Tag Archives: Vermont

Attention CSA Farmers!

NOFA- VT is requesting your input through our ANNUAL CSA SURVEY. We use this information to update the CSA directory on our website and to determine the economic value of CSAs to Vermont agriculture.  This data is aggregated with others’ responses and used in testimony to the Vermont legislature, to compile a report on the success and current status of CSAs in Vermont, and inform our CSA work and advocacy strategies. Check out our report based on last year’s survey: Vermont CSA Report – 2013.

Please note that our policy is to offer CSA directory listings to farms that are either certified organic through Vermont Organic Farmers (VOF) or are members of NOFA-VT.  The benefits of NOFA-VT membership extend far beyond your online listing, and include: discounts on workshops, conferences, and our annual bulk order of farming supplies; our quarterly NOFA Notes newsletter; The Natural Farmer quarterly journal; and more! Visit www.nofavt.org/join  to join, or request a membership brochure via e-mail: info@nofavt.org.

Please complete our survey by February 21, 2015.  The survey can be completed online: https://www.surveymonkey.com/s/NOFA2014CSA or you can contact us to request a paper copy.

If you have any questions, please contact us: erin@nofavt.org / michael@nofavt.org / 802-434-4122.

Thank you!

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FSMA Listening Session with VAAFM and NEASDA

Food safety regulations will affect farmers and food processors throughout the country, and NOFA Vermont has been one of many voices calling for these regulations to be amended to be appropriate for organic and small-scale farms. We hope that concerned farmers, processors, and consumers will continue to make their voices heard, as well. This announcement comes from the Vermont Agency of Agriculture.

The Vermont Agency of Agriculture, Food, and Markets (VAAFM), in conjunction with the Northeast Association of State Departments of Agriculture (NEASDA), will host an open Listening Session on November 17th, 2014, to offer farmers and food processors an opportunity to provide comment on new supplemental rules proposed by the federal Food Safety Modernization Act (FSMA).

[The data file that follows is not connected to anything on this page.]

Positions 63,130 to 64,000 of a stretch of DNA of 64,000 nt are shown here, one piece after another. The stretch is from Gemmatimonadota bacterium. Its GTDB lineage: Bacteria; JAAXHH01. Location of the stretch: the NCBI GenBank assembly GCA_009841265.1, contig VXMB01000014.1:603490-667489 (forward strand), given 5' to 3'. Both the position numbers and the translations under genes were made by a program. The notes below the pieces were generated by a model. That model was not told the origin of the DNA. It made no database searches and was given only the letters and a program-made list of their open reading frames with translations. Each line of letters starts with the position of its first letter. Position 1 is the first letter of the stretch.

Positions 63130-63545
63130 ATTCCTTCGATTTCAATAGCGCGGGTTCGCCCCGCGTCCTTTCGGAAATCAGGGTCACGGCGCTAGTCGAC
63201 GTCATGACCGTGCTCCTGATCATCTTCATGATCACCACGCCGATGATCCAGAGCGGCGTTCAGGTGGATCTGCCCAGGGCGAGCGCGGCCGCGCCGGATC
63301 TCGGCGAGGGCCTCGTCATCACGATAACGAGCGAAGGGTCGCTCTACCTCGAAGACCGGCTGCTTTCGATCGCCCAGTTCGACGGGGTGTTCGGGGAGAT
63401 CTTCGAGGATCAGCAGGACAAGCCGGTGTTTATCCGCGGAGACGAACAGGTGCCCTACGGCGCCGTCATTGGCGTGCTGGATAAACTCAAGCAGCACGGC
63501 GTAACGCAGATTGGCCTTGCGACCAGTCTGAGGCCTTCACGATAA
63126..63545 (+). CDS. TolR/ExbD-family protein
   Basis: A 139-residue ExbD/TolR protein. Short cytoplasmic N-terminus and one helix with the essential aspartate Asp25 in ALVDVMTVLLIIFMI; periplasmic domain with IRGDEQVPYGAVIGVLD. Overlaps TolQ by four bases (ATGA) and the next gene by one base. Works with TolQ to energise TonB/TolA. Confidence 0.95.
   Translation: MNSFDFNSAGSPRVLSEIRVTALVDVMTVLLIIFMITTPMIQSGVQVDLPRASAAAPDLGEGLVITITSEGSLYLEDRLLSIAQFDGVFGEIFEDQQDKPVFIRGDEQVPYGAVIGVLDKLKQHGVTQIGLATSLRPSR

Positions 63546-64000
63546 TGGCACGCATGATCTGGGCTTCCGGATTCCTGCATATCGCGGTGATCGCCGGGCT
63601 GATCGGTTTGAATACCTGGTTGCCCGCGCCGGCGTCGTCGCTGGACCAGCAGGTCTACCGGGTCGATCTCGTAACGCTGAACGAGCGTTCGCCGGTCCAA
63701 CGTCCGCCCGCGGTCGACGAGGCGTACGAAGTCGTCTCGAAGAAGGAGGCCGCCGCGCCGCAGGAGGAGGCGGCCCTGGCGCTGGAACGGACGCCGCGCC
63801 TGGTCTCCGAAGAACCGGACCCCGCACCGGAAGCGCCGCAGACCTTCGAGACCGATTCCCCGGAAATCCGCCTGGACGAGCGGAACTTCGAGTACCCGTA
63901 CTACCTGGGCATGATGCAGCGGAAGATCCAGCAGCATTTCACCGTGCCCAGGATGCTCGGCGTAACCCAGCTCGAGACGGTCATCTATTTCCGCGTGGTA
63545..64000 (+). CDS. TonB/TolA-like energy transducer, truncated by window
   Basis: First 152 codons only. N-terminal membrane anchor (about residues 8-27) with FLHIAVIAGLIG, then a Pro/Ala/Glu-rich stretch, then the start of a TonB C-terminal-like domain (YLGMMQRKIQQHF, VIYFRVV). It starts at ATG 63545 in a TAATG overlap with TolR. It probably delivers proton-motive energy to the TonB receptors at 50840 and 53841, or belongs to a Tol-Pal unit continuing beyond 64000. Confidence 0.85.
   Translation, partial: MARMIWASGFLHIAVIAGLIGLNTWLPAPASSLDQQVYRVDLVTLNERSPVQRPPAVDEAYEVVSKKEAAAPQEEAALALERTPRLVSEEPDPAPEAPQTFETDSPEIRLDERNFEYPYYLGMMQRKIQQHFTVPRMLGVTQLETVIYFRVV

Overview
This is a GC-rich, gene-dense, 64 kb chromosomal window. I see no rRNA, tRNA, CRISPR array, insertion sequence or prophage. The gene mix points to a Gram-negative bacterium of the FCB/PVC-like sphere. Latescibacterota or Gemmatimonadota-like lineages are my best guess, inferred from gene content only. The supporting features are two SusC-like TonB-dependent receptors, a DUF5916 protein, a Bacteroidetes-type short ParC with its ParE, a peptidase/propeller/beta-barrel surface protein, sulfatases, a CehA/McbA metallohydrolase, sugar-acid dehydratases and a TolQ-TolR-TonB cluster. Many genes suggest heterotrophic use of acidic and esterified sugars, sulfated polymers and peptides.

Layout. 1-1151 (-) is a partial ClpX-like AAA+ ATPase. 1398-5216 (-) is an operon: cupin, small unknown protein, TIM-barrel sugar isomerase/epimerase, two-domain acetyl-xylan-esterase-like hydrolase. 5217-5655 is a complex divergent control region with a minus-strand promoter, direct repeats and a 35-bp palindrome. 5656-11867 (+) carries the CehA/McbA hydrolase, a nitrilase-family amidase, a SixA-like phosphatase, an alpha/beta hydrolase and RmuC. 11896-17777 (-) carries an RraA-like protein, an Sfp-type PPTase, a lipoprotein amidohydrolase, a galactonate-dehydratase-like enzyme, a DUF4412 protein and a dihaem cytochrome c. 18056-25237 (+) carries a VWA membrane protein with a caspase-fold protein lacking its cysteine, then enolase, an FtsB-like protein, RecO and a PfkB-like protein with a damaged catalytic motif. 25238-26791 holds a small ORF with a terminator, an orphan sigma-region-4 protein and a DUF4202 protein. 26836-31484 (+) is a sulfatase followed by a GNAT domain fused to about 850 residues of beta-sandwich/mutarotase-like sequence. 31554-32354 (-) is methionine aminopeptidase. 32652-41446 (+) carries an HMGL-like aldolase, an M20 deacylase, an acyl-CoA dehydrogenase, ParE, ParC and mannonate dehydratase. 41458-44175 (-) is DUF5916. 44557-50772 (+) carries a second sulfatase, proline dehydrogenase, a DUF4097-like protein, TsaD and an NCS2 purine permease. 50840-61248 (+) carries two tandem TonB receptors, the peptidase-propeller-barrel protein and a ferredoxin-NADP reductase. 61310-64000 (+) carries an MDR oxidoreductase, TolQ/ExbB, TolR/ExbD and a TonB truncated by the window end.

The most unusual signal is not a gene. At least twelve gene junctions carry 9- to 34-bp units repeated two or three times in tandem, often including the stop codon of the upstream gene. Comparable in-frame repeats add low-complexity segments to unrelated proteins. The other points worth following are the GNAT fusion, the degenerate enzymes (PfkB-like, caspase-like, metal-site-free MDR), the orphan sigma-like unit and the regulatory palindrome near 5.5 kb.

Attendees will have an opportunity to pose questions to and seek clarification from a panel of subject matter experts from the Food and Drug Administration (FDA) that will be present at the meeting. The listening session will take place from 9:00am – 1:00pm in the Chase Center located at the Vermont Law School in South Royalton, VT. While oriented towards regional farmers and food processors specifically, this listening session is open to all interested parties from across the northeast.

FSMA, the most sweeping reform of our nation’s food safety laws in more than 70 years, was signed into law by President Obama on January 4, 2011. FSMA aims to ensure the safety of the U.S. food supply by shifting the focus from responding to contamination to preventing it. On September 29th, 2014, the FDA released proposed supplemental rules to four of the seven existing rules, largely the result of an unprecedented level of comments and valuable input received from farmers and others directly affected by these regulations.

The November 17th, 2014, the Vermont-NEASDA hosted listening session will focus on the following three supplemental rules:

1. The Standards for the Growing, Harvesting, Packing, and Holding of Produce rule proposes enforceable safety standards for the production and harvesting of produce on farms. Changes include:

  • More flexible criteria for determining the safety of agricultural water for certain uses and a tiered approach to water testing.
  • A commitment to conduct extensive research on the safe use of raw manure in growing areas and complete a risk assessment. Pending those actions, FDA is deferring its decision on an appropriate time interval between the application of raw manure, the harvesting of a crop, and removing the nine-month interval originally proposed.